By Nicole Cook
In 2014, Louise Crabtree, Aidan Davison and I put out a call for papers for a session on housing and home at the Institution of Australian Geographers conference in Melbourne. We were interested in thinking about how socio-material and more-than-human geographies were changing the way that housing and home were being conceptualised, and what this meant for the politics of dwelling. These lenses had drawn our attention to many of the hidden and diverse elements gathered together in the achievement of home and the sometimes uncomfortable politics that these hidden geographies reveal: for instance in connecting owner-occupation in Australia to settler-colonialism. Among the many excellent abstracts that were submitted in response to the call, we had an email from editors at Routledge asking us if we would like to work with them to turn the session into an edited collection. We didn’t realise that editors often approach session organisers, or that we weren’t the only session to be targeted. So feeling slightly flattered, we decided we’d say yes and see how the journey unfolded.
Fast forward to 2017, and the text from that session was launched at the Brisbane IAG: Housing and Home Unbound: Intersections in Economics, Environment and Politics in Australia.
Critically engaging with the post-humanist turn, our aim was to extend the scope of who and what is gathered in the achievement of home, while also breaking down many conceptual boundaries between things and finance; the human and nonhuman; housing (as material institution) and home (as lived experience).
This includes the ways digital technologies and financial innovation are changing the way houses are bought, sold and spent, developed in chapters by Dallas Rogers, Fiona Allon and Jean Parker; and Laurence Murphy and Michael Rehm. Elizabeth Taylor also explores the ways that house prices (most of the time) include the cost of a car parking space, not only normalising and incentivising car ownership but contributing to unsustainable cities.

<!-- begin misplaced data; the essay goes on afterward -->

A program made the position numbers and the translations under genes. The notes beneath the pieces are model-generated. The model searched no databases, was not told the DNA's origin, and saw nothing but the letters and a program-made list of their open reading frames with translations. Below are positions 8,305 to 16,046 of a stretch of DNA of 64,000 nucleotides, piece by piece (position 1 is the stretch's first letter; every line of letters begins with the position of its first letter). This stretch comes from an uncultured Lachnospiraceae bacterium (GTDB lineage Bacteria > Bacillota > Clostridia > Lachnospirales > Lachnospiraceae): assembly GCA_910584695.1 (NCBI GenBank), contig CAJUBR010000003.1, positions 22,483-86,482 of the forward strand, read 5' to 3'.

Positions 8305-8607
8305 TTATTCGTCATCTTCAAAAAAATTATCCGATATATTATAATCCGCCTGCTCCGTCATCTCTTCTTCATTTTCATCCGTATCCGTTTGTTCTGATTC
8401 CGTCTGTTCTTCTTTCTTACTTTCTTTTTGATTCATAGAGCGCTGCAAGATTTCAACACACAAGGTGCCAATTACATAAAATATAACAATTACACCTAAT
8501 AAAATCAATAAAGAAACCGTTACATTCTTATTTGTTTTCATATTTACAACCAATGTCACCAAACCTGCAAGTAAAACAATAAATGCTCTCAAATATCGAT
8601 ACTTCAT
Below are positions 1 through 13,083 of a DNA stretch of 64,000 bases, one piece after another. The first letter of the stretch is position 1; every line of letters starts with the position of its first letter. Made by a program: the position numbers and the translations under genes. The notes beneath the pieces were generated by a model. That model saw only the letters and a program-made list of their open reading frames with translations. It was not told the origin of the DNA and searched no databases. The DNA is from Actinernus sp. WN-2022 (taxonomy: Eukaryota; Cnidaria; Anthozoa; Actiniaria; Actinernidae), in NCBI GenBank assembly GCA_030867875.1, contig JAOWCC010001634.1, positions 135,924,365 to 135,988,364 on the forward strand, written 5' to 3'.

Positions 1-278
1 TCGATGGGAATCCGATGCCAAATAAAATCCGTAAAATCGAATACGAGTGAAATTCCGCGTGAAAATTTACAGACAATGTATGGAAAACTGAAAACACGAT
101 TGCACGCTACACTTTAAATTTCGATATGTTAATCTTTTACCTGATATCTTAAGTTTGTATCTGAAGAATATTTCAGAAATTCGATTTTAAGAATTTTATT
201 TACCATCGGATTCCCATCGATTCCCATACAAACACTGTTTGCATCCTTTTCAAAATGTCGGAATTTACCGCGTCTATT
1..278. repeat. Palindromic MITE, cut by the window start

A second key theme we developed was that unbounding housing and home was not a retreat from unjust and unsustainable forms of political and economic power. Aidan Davison and Laurence Troy seek to recover the environmental externalities that are elided in the commodified environments of suburban owner-occupation and urban consolidation. Lorenzo Verancini examines the settler-colonial impulse of tiny homes and Michelle Gabriel, Millie Rooney and Phillippa Watson look at the socio-economic implications of decarbonisation.
Finally, we wanted to explore the emergent qualities of housing and home despite political constraints. Louise and I highlighted the already diverse ways of dwelling that characterise Australian cities and localities; and the ways in which institutions of housing and home can better enable this diversity. These chapters also examine the roles of residents and social movements in fostering urban policy innovation. This section also features a reflection on the everyday innovation and experimentation in interstitial spaces that fortifies households in environmentally and socially fragile settings by Wendy Steele and Cathy Keys and the possibility of dwelling enabled by the paradoxical loss of home in fire by Katrina Schlunke.
Throughout the book, evocative images from Andrew Gorman-Murrays’ photographic work ‘Thrown-togetherness’ portray the constant movement of human and more than human entities that leave their trace but are never fully held in the domestic realm.
We are grateful to all the contributors for their fascinating and provocative engagements with the initial call, and their partnership in making this such a strong and coherent body of work. Along the way, we learnt that not all publishers have an affordable paperback in mind or will pay for colour images. But with a couple of projectors in a large empty lecture theatre, you can turn a wall into a gallery, to breathtaking effect. Our deepest thanks to Andrew Gorman-Murray for allowing us to do this at the launch at the IAG in Brisbane 2017. And if you missed it, you can pick up the black and white version in an ebook; or better still, ask your library to stump up for a few copies(!)
Nicole Cook is a Lecturer in Human Geography with the School of Geography and Sustainable Communities and AUSCCER. Her research interests include geographies of housing and home, cities, urban restructuring, and social and economic change.